The Well-Tempered Ear

Classical music education: The Wisconsin Youth Symphony Orchestras’ annual “Art of Note” gala next Saturday night, March 4, seeks to raise $85,000 for music education

February 24, 2017
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By Jacob Stockinger

The Ear has received the following public service announcement to post, and he is happy to do so because he believes there is no better investment you can make in the future of both classical music and adult success:                                      

Wisconsin Youth Symphony Orchestras will hold its annual Art of Note Gala fundraiser, on Saturday, March 4, 2017 from 6 to 10 p.m., at Marriott West, 1313 John Q. Hammons Drive, in Middleton just off the Beltline on Madison’s far west side.

WYSO Logo blue

WYSO AoN logo

You can join dozens of major corporate underwriters and small business sponsors as well as individual attendees in helping WYSO to meet its goal of raising $85,000.

Study after study confirms that music education reaps lifelong benefits in academic and career success that go far beyond making music.

WYSO 50th Photo 1

No single music educational organization in Wisconsin reaches more students or listeners than the Wisconsin Youth Symphony Orchestras (WYSO), which is based at the University of Wisconsin-Madison Mead Witter School of Music.

WYSO has served nearly 5,000 talented young musicians from more than 100 communities throughout south central Wisconsin over the past 51 years.

WYSO provides over $50,000 in scholarships for students in need.

WYSO performs through the community and undertakes local concerts and TV appearances as well as international tours. International tours have included Vienna, Prague (below), Budapest, Argentina and Italy.

WYSO Tour Prague final audience

The Art of Note Gala garners community-wide support from those who are passionate about music education, ensuring that WYSO remains one of the top youth orchestra programs in the country.

The evening will feature live music performed by several WYSO student groups including the Brass Choir (below), Percussion Ensemble and Youth Advanced String Ensemble.

(In the YouTube video at the bottom, you can hear a WYSO orchestra under retiring music director James Smith, perhaps part of the suite from the opera “Carmen” by Georges Bizet.)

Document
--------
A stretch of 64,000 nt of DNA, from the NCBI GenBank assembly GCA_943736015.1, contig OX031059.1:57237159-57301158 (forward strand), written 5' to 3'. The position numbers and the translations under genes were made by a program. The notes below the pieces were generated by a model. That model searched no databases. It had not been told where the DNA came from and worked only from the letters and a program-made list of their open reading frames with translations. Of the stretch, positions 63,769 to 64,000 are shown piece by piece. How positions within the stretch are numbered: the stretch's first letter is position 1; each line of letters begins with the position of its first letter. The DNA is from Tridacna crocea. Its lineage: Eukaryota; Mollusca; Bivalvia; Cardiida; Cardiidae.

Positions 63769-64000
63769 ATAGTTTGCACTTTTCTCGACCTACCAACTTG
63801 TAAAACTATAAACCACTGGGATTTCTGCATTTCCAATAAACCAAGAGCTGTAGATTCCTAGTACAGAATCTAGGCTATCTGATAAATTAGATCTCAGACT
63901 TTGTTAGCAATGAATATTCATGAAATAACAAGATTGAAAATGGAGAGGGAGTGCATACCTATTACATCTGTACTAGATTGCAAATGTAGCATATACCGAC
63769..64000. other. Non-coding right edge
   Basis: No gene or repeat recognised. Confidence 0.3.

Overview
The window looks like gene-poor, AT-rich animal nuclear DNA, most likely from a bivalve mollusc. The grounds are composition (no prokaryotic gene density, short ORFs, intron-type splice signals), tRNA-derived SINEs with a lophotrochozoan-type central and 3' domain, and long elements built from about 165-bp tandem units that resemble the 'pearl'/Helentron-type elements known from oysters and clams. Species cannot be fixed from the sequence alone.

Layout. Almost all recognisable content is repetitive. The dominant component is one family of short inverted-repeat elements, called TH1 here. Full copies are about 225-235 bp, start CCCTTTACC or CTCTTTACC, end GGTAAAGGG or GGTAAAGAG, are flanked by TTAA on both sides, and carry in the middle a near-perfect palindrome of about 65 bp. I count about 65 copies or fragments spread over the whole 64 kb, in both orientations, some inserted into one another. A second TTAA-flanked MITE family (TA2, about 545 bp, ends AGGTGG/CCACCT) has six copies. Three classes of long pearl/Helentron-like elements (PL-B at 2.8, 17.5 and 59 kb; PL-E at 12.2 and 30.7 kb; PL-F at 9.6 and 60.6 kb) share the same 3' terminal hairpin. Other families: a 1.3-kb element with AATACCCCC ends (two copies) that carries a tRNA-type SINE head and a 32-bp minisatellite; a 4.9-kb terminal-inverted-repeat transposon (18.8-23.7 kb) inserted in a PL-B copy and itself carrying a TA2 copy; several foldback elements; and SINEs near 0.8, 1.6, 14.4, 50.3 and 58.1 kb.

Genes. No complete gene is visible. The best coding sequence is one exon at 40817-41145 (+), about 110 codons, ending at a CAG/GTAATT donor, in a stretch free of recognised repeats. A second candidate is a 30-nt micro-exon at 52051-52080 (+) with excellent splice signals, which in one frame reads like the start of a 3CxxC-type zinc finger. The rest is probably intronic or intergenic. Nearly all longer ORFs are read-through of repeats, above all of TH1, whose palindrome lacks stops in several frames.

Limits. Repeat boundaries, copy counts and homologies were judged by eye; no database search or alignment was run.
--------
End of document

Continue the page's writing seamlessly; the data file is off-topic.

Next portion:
WYSO Brass Choir

The event will have an Italian theme to food, drinks and decor to bring back memories of WYSO’s most recent tour of Italy.

Fundraising events include silent and live auctions of more than 100 items that include everything from fine wine and restaurant gift certificates to holiday getaways, jewelry and tickets to major sporting and arts events.

To see the auction items, go to: http://www.wysomusic.org/artofnote/the-live-and-silent-auction-2017/

Of special note are the recycled violins that have been hand-painted and transformed into works of art by local artists. They are currently on display at Goodman Jewelers, 220 State Street. (Below top is the violin by Ellie Taylor, and below bottom by Margaret Andrews.)

wyso-art-of-note-2017-ellie-taylor-violin

wyso-art-of-Note-2017-margaret-andrews-violin

Individual admission is $125 in advance, $135 at the door ($85 tax-deductible as a charitable donation per person). You can also purchase a table of four for $450, a table of 8 for $900 and a table of 10 for $1,100.

For reservations and more information about attending or sponsoring the gala, donating auction items as well as WYSO’s overall program and upcoming concerts, visit WYSO’s home website for the fundraising event at www.wysomusic.org/artofnote. You can also call (608) 263-3320, ext. 2.

For more general information about WYSO and its programs, go to: www.wysomusic.org

NOTE: If you are a WYSO student, a WYSO parent or a WYSO donor or supporter and have encouraging words to help others decide about attending the WYSO “Art of Note” fundraiser, please leave them in the COMMENT section.


Classical music: The second half of the concert season starts with a conflicting wealth of great music and promising performances this weekend and especially on Sunday

January 19, 2017
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By Jacob Stockinger

The second half of the current concert season is getting off to a terrific, if crowded and competitive, start.

Take this weekend.

At least five individuals and groups are playing very appealing concerts. In some cases, there is time to get from one to another.

But there is also a good chance you will have to pick and choose, then be disappointed at what you miss as well as pleased with what you go to.

Here is a roundup:

SATURDAY

From 8:30 a.m. until 7 p.m., the University of Wisconsin-Madison School of Music will hold the 54th annual Wisconsin Day of Percussion. It features workshops, clinics, presentations and concerts for percussionists and fans of percussion at all levels.

All-day admission is $15 and is available at the door. For more information about attending and participating, go to:

http://www.music.wisc.edu/2016/11/10/wisconsin-day-of-percussion/

World Percussion Ensemble

World Percussion Ensemble